C 4

Sword

Sword to kill himself, which the Ladies cannot abide. How

answer you

that?

Snout. Berlaken, a parlous Fear.

Star. I believe we must leave the Killing out, when all is done.

Bot. Not a whit, I have a Device to make all well; write me a Prologue, and let the Prologue feem to fay, We will do no harm with our Swords, and that Piramus is not kill'd indeed; and for the more better Affurance, tell them, that I Pyramus am not Pyramus,but Bottom the Weaver; this will put them out of fear.

Quin. Well, we will have fuch a Prologue, and it fhall be written in Eight and Six.

Bot. No, make it two more; let it be written in Eight and Eight.

Snout. Will not the Ladies be afeard of the Lion?
Star. I fear it, I promise you.

Bot. Mafters, you ought to confider with your felves; to bring in, God shield us, a Lion among Ladies, is a moft dreadful Thing; for there is not a more fearful wild Fowl than your Lion living; and we ought to look to it.

Snowt. Therefore another Prologue muft tell he is not a Lion.

Bot. Nay, you must name his Name, and half his Face must be seen through the Lion's Neck, and he himself must fpeak through, faying thus, or to the fame defect; Ladies, or fair Ladies, I would with you, or I would requeft you, or I would intreat you, not to fear, not to tremble; my Life for yours; if you think I come hither as a Lion, it were pity of my Life; no, I am no fuch thing, I am a Man as other Men are; and there indeed let him name his Name, and tell them plainly he is Snug the Joiner.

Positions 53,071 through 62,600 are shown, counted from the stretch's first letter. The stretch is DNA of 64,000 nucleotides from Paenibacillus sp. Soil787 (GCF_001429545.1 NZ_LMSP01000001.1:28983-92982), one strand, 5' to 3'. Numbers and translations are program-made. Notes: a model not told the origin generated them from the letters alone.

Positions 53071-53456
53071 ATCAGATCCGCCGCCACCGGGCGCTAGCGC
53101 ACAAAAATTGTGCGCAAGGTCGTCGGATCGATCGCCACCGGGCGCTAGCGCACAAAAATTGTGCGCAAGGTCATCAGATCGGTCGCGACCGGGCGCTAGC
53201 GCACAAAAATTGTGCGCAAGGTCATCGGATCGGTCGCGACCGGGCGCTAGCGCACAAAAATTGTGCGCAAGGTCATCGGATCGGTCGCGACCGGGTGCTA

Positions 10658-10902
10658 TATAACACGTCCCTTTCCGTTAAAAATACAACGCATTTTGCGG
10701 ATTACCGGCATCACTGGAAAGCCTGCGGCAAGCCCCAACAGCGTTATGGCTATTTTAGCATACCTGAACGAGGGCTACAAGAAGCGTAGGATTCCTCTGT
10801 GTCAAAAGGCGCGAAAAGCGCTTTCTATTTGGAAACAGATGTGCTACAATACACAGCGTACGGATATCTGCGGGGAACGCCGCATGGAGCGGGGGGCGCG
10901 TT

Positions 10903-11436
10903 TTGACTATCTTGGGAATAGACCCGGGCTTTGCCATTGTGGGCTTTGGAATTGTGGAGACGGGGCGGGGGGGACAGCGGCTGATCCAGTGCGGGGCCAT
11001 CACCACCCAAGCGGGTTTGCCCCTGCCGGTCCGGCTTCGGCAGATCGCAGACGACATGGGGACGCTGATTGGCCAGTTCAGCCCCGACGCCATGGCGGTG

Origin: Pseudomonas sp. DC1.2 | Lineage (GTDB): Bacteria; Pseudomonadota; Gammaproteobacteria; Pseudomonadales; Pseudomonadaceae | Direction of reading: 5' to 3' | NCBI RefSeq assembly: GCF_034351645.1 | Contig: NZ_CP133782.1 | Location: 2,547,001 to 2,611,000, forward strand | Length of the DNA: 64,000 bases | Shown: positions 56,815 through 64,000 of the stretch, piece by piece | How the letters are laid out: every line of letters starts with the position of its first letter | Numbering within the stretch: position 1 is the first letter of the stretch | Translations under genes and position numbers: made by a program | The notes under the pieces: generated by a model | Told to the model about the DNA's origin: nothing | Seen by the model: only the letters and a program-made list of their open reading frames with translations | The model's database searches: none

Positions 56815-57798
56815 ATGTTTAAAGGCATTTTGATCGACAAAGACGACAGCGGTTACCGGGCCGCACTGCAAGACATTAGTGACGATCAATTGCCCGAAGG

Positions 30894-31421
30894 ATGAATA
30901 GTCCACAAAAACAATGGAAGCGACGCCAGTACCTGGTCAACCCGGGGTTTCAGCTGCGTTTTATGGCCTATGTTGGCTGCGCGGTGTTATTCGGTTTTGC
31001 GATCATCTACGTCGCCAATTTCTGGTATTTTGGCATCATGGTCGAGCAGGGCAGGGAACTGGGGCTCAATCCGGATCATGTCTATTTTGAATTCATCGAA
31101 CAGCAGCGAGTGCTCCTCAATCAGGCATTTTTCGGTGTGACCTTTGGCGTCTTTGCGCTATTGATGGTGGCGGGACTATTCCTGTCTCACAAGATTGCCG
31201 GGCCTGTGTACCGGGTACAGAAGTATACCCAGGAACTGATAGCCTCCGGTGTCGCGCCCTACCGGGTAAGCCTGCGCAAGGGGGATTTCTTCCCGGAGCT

Quin. Well, it fhall be fo; but there is two hard Things, that is, to bring the Moon-light into a Chamber; for you know Pyramus and Thisby meet by Moon-light.

Snug. Doth the Moon fhine that Night we play our Play? Bot. A Calender, a Calender, look in the Almanack; find out Moon-fhine, find out Moon- fhine.

Quin. Yes, it doth shine that Night.

Bot. Why then may you leave a Cafement of the great

Chamber